The Cornell group will develop, test, and refine their search tools through one specific research topic, the diffusion of innovation. But they foresee many other uses of this ability to study social life in cyberspace, ranging from pure research to practical applications for business and government. Some notable examples include the identification of market trends, the rise and fall of demand, and the spread of consumer opinion. Likewise, community watchdog groups would be able to track the spread of "hate sites," and government agencies would be able to trace past and current uses of the Web for organizing and coordinating terrorist attacks.

The Chicago project, headed by psychologist Bennett Bertenthal, will develop tools for collecting and analyzing human behavioral data on an unprecedented scale and level of sophistication. In their "SuperLab," the multidisciplinary team of researchers will be able to track human behavior in both individual and group settings, while collecting exquisitely detailed data on the participants in real time. These data, in turn, will help the Chicago group address research questions that far exceed the capacity of any laboratory today. How is social behavior correlated with the participants' neural activity, for example? How is it connected with their movements, postures, gestures, facial expressions and speech--or for that matter, their state of development, environmental context and cultural norms? Central to the Chicago group's effort will be the creation of a distributed data warehouse known as the Social Informatics Data Grid (SID Grid): a piece of cyberinfrastructure will encourage data sharing and accelerate the development of standards for collecting and coding physiological and behavioral data. The SID Grid will be deployed as part of the larger TeraGrid, a suite of grid computing resources available to the scientific community at large.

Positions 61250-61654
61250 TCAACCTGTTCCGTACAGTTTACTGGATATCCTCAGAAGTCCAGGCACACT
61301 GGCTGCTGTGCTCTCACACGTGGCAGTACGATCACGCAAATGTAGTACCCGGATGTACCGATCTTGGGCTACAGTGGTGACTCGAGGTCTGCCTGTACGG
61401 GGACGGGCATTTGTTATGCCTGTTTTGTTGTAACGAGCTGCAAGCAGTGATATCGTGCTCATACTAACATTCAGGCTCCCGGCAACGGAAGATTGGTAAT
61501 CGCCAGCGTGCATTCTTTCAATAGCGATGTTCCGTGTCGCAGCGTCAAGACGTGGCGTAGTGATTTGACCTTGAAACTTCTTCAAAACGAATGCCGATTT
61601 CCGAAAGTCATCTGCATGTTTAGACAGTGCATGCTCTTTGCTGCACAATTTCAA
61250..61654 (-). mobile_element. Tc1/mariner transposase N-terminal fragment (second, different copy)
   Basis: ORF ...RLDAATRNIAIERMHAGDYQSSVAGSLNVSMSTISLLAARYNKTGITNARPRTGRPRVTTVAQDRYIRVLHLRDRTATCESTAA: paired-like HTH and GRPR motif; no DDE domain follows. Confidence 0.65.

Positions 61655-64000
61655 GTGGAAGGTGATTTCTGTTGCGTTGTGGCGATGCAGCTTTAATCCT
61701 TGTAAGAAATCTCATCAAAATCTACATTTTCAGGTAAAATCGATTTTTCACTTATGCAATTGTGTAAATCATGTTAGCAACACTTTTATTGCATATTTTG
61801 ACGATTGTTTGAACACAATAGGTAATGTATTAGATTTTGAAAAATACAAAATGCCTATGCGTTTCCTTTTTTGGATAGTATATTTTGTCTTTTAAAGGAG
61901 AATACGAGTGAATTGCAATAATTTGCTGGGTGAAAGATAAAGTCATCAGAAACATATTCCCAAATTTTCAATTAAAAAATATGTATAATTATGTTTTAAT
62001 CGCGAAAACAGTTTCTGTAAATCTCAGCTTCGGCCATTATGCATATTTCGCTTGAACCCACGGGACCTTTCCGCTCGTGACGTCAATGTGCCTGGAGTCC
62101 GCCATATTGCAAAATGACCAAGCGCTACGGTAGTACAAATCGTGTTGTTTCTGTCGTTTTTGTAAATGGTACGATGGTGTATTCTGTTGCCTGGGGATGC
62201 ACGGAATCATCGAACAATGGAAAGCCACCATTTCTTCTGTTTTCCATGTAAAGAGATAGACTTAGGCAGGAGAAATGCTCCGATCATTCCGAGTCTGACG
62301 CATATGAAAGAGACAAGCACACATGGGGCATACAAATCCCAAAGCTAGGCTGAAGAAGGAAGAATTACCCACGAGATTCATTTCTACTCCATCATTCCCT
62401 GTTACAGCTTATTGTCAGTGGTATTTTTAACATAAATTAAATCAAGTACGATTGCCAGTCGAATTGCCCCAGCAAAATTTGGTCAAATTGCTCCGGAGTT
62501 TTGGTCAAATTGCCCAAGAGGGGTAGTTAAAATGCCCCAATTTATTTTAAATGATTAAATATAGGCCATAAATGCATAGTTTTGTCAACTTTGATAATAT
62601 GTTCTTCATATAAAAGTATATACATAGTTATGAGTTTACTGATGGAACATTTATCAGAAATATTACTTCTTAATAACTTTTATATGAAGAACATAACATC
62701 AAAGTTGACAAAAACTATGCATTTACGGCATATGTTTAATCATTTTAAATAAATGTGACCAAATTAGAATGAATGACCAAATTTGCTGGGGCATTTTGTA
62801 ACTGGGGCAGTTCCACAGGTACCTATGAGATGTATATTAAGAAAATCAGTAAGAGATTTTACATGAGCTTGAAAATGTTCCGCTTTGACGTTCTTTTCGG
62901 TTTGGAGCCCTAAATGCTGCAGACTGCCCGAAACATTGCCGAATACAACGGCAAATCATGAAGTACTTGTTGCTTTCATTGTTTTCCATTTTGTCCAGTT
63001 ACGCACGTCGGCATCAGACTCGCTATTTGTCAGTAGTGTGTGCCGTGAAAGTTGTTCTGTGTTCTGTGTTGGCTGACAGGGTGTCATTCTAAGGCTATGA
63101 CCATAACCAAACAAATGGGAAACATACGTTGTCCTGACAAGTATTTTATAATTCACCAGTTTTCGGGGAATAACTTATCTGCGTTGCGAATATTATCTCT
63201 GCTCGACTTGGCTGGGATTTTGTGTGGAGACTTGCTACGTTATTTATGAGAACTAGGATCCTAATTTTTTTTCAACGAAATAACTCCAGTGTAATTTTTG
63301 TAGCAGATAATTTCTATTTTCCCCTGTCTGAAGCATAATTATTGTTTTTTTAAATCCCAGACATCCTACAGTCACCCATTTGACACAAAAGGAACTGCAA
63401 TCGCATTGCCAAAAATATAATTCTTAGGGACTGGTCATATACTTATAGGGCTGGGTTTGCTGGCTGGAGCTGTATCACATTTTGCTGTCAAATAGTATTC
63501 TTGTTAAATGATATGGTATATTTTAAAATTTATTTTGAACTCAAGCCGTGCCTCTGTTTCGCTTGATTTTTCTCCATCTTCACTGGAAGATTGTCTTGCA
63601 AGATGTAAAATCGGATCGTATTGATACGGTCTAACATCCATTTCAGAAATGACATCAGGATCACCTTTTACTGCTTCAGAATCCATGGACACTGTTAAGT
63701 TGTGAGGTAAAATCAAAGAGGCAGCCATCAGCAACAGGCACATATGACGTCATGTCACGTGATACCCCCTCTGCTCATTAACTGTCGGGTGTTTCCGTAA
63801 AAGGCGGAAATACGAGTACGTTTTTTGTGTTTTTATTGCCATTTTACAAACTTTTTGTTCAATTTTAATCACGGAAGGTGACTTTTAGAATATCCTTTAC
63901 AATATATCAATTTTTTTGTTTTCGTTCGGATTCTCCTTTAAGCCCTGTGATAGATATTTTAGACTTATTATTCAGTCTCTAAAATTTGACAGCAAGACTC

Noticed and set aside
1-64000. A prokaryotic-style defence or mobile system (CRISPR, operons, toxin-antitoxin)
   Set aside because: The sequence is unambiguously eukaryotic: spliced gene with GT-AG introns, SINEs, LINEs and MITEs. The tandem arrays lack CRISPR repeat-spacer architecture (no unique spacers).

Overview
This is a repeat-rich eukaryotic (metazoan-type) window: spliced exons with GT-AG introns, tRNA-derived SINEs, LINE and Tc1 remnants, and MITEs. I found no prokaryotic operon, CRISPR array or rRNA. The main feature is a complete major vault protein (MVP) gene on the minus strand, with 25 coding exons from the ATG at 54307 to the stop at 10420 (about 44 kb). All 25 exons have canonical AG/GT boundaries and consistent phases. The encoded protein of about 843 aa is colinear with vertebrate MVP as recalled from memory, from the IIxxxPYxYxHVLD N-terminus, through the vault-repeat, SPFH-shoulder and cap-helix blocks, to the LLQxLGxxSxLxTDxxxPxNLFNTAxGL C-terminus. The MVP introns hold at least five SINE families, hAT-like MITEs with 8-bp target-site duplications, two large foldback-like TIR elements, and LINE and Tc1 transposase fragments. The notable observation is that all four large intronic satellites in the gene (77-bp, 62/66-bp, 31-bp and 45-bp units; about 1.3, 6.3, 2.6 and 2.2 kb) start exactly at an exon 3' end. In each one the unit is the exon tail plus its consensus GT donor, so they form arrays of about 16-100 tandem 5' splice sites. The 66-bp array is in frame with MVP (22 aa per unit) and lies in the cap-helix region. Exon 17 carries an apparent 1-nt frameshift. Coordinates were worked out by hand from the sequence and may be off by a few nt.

The Chicago group will develop, test, and refine their data collection and analysis tools through research in three areas of inquiry: multimodal communication, neurobiology of social behavior, and cognitive and social neuroscience. But they foresee many other uses for the tools they will create. Most notably, their efforts will contribute to research on how human behavior can be automatically extracted, and even interpreted, from media like audio and video recordings. Such research may open the way towards mining the truly vast amounts of data on human behavior that are recorded every day.